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Pointers to member functions

P: n/a
Why doesn't this code work; it should:

class Obj
{
public:
void a(){cout << "A!" << endl;}
void b(){cout << "B!" << endl;}
void c(){cout << "C!" << endl;}
};

int main()
{
void (Obj::*pFn)();
Obj obj;
pFn=&Obj::a;
obj->*pFn();
pFn=&Obj::b;
obj->*pFn();
pFn=&Obj::c;
obj->*pFn();
system("PAUSE");
return 0;
}

Help? Thanks!!!!!

Jul 1 '06 #1
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4 Replies


P: n/a
* Protoman:
Why doesn't this code work; it should:
Protoman, you miserable old troll, /when/ are you going to read the FAQ
item on how to post?

Tell what you expect, and what actually happens.

Be precise, include the actual error message(s) by copying and pasting.

class Obj
{
public:
void a(){cout << "A!" << endl;}
void b(){cout << "B!" << endl;}
void c(){cout << "C!" << endl;}
};
OK, except for lack of indentation.

int main()
{
void (Obj::*pFn)();
Obj obj;
pFn=&Obj::a;
obj->*pFn();


'obj' is not a pointer, so '->' is not applicable ('.' is).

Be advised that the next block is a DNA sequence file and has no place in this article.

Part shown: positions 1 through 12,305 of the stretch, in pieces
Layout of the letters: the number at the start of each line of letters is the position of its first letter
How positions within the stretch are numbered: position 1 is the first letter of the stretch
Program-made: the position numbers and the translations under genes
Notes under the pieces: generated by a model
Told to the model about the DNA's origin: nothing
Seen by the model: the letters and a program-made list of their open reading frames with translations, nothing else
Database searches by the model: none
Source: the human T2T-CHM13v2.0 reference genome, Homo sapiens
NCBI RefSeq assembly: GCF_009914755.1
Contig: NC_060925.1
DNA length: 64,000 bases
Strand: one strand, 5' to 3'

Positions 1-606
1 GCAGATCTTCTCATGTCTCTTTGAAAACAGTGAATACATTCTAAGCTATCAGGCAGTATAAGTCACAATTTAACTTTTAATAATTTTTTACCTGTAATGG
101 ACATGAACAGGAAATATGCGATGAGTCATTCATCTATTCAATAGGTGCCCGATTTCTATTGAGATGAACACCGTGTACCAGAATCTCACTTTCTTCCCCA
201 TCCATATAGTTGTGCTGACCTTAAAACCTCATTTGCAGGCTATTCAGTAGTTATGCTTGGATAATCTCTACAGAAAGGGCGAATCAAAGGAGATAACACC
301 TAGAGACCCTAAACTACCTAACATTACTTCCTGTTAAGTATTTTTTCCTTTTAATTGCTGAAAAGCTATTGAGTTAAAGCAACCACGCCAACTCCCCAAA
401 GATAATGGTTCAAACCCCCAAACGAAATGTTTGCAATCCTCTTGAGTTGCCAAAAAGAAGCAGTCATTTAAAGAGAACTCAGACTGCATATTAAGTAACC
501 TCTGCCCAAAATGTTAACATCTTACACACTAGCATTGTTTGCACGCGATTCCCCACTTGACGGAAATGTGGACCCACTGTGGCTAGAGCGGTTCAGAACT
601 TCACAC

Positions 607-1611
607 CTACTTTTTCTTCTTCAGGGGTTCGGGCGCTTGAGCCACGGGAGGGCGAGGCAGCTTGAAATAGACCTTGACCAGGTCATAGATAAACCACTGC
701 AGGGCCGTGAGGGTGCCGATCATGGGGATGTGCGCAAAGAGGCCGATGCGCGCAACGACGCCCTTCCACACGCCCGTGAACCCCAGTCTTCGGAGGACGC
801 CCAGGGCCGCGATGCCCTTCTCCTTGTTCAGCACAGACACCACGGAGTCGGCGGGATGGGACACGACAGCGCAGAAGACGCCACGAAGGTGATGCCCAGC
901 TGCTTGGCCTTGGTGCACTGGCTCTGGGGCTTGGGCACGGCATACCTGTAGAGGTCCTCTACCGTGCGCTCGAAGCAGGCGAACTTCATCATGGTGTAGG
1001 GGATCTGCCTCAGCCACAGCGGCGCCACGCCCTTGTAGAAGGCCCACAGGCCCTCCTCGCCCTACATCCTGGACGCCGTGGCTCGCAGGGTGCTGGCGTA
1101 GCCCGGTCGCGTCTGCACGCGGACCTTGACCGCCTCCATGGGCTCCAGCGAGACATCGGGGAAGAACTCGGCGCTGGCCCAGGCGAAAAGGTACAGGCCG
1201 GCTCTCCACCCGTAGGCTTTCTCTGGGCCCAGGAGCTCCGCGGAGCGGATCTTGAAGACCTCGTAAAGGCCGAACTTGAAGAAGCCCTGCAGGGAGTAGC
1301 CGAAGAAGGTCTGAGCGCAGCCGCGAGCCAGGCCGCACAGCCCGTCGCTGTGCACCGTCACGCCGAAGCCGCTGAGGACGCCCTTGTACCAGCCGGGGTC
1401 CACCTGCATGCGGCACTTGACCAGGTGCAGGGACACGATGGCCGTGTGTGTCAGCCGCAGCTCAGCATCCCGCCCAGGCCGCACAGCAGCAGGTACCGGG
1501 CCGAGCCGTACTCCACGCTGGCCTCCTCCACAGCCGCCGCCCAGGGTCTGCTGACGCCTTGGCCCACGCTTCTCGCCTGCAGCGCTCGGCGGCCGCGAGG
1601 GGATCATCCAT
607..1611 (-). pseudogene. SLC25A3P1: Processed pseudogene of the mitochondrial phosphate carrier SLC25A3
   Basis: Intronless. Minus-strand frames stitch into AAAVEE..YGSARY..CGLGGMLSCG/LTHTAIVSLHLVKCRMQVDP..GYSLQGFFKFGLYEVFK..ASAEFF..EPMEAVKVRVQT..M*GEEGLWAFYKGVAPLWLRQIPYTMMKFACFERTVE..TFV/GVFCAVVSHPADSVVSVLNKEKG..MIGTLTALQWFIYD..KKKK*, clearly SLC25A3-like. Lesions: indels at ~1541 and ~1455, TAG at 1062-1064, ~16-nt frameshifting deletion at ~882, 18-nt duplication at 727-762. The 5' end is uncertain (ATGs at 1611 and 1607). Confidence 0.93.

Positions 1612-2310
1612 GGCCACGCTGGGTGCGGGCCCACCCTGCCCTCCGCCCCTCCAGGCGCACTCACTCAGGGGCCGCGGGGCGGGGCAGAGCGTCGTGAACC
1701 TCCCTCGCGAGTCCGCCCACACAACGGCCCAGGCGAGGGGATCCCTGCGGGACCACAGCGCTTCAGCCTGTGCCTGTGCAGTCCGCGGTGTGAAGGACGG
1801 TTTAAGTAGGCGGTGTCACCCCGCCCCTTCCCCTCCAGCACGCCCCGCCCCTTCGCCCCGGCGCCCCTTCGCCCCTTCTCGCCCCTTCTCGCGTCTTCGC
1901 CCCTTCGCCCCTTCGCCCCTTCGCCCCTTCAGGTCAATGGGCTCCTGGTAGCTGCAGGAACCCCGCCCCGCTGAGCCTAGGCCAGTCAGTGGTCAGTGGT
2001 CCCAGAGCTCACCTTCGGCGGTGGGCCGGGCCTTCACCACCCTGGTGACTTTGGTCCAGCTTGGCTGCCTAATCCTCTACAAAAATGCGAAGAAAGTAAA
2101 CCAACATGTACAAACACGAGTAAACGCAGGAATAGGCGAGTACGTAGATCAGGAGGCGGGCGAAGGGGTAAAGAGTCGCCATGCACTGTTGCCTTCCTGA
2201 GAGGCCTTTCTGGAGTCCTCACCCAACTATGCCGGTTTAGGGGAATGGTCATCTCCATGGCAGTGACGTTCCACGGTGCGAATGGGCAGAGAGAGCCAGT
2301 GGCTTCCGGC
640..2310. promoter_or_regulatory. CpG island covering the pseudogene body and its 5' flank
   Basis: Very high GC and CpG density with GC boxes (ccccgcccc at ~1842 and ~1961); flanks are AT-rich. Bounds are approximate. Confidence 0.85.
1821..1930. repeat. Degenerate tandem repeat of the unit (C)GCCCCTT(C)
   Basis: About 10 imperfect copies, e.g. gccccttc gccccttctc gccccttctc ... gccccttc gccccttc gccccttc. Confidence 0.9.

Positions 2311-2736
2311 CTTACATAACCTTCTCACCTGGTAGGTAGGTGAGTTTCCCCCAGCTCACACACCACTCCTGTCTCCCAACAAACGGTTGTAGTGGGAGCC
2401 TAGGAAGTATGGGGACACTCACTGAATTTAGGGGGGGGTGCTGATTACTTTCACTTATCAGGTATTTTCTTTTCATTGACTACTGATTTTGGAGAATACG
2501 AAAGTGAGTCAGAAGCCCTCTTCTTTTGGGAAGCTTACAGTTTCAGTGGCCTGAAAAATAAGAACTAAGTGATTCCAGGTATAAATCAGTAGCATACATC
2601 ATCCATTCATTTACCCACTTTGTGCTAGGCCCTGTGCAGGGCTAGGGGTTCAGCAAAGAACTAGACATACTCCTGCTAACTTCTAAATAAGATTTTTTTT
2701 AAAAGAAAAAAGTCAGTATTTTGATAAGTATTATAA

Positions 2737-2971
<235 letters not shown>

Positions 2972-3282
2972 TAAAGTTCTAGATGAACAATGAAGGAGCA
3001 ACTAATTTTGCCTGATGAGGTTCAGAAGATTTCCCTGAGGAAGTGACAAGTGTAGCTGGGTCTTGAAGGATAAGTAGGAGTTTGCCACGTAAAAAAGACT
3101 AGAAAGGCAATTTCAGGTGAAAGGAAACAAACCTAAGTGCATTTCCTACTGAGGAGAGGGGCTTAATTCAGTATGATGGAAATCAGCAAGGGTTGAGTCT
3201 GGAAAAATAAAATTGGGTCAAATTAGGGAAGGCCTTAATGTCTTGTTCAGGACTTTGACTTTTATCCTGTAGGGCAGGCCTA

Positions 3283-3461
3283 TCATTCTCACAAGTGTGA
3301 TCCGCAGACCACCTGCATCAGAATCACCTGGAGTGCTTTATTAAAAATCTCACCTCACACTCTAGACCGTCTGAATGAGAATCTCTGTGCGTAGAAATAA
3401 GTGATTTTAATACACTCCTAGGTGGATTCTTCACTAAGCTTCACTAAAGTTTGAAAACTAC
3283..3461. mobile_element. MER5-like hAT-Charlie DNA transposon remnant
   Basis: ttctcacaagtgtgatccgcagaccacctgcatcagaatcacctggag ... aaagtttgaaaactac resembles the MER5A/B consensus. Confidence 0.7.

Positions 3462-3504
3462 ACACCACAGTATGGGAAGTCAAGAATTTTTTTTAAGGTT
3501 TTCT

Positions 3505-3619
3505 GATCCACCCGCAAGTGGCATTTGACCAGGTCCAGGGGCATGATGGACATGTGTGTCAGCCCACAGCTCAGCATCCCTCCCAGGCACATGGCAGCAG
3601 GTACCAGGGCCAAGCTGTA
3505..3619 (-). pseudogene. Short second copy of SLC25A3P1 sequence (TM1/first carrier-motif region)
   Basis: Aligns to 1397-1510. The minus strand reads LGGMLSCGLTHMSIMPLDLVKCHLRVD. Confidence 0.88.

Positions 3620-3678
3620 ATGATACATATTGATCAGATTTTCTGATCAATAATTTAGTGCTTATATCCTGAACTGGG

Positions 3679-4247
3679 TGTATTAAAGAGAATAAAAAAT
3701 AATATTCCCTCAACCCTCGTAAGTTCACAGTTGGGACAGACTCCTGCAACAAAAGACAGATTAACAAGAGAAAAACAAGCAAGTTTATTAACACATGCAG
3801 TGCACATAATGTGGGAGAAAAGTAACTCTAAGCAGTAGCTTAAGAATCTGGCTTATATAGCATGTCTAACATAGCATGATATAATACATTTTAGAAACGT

Also, you need parentheses.
--
A: Because it messes up the order in which people normally read text.
Q: Why is it such a bad thing?
A: Top-posting.
Q: What is the most annoying thing on usenet and in e-mail?
Jul 1 '06 #2

P: n/a
> * Protoman:
void (Obj::*pFn)();
Obj obj;
pFn=&Obj::a;
obj->*pFn();

Alf P. Steinbach wrote: 'obj' is not a pointer, so '->' is not applicable ('.' is).

Also, you need parentheses.


yes.. as the following code.

(obj.*pFn)();

-- Murali Krishna

Jul 1 '06 #3

P: n/a

Murali Krishna wrote:
* Protoman:
void (Obj::*pFn)();
Obj obj;
pFn=&Obj::a;
obj->*pFn();


Alf P. Steinbach wrote:
'obj' is not a pointer, so '->' is not applicable ('.' is).

Also, you need parentheses.


yes.. as the following code.

(obj.*pFn)();

-- Murali Krishna


I figured that one out a couple hours ago, but my DSL and phone lines
were being upgraded, so I couldn't post right away. Anyway, can't you
use pointers to member functions to call functions based on a string
arg?

Jul 1 '06 #4

P: n/a
Protoman wrote:
Anyway, can't you
use pointers to member functions to call functions based on a string
arg?


The number and type of the arguments of a member function are, of
course, irrelevant to whether you can call said member function via a
PMF. Are you asking whether you can somehow specify the name of the
function as a string, and derive a PMF therefrom? Unless you implement
it yourself, no, you cannot.

By "implement it yourself," I mean for example something like:

class Foo { void fun() {} };
typedef Foo::*() pmfFoo;
std::map<std::string, pmfFoo> lookupTable;
lookupTable["fun"] = &Foo::fun;
Foo f;
f.*lookupTable["fun"]();

I didn't compile this, so haven't found all the syntax errors, but you
get the idea.

Luke

Jul 1 '06 #5

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